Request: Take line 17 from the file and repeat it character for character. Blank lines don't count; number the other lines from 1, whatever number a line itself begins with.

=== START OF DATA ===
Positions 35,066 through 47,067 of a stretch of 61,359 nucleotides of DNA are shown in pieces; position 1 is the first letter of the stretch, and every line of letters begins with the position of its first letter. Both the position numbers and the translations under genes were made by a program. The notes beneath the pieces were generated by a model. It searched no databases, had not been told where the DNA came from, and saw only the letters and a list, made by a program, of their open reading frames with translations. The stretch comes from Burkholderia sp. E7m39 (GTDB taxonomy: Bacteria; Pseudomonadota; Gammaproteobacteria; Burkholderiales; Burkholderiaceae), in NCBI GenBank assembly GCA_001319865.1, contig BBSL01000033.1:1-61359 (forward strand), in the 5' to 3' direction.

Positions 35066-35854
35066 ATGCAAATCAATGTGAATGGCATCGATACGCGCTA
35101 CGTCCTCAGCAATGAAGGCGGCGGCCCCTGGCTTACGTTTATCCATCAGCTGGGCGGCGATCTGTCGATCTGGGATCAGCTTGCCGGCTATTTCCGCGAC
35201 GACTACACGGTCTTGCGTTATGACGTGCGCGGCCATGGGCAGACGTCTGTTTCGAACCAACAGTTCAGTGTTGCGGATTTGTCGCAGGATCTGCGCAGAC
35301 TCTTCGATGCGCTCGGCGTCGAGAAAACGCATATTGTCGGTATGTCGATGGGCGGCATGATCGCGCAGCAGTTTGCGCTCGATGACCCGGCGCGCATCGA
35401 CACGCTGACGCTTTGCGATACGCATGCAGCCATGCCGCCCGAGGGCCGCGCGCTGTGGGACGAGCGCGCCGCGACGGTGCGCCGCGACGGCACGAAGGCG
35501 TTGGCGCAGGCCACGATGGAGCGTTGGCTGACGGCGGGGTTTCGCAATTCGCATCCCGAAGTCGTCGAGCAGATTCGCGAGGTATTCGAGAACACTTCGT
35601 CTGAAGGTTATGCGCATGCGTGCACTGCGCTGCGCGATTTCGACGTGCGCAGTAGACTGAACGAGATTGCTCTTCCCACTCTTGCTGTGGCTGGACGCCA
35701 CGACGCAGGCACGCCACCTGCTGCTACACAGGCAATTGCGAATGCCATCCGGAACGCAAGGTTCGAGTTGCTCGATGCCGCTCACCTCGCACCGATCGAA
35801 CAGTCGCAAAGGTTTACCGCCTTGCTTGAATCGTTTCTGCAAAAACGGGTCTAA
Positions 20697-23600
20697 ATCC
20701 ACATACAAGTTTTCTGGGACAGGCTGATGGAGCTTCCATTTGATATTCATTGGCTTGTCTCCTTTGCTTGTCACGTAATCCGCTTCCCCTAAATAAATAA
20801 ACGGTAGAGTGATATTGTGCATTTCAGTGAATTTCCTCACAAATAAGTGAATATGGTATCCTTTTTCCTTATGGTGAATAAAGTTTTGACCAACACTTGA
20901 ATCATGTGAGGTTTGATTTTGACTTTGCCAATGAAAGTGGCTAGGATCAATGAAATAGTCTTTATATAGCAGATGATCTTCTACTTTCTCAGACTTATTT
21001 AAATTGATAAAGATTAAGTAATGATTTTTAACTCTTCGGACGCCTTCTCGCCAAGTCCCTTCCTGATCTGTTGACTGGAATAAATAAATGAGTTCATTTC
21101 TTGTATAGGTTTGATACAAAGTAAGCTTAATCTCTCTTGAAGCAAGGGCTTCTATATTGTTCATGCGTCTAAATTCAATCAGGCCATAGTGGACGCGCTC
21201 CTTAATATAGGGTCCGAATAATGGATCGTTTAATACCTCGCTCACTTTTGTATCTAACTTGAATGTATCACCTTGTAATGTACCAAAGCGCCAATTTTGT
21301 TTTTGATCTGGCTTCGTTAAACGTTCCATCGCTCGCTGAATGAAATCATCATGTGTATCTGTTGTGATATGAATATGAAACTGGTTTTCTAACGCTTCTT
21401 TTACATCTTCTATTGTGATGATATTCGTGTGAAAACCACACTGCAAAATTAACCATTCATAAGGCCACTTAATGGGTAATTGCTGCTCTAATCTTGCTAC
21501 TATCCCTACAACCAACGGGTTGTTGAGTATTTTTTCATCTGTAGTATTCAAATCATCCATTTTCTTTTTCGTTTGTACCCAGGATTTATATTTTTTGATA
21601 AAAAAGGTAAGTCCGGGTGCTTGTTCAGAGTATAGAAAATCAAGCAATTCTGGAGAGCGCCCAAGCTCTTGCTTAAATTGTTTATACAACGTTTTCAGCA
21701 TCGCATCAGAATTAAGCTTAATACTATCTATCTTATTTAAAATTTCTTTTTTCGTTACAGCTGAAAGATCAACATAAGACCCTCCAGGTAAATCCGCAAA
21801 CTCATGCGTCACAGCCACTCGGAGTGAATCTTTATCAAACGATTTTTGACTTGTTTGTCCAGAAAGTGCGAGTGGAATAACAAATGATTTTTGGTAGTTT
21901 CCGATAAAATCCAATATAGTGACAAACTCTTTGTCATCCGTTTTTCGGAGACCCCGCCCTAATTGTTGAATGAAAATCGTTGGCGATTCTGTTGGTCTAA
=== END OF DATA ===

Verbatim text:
21001 AAATTGATAAAGATTAAGTAATGATTTTTAACTCTTCGGACGCCTTCTCGCCAAGTCCCTTCCTGATCTGTTGACTGGAATAAATAAATGAGTTCATTTC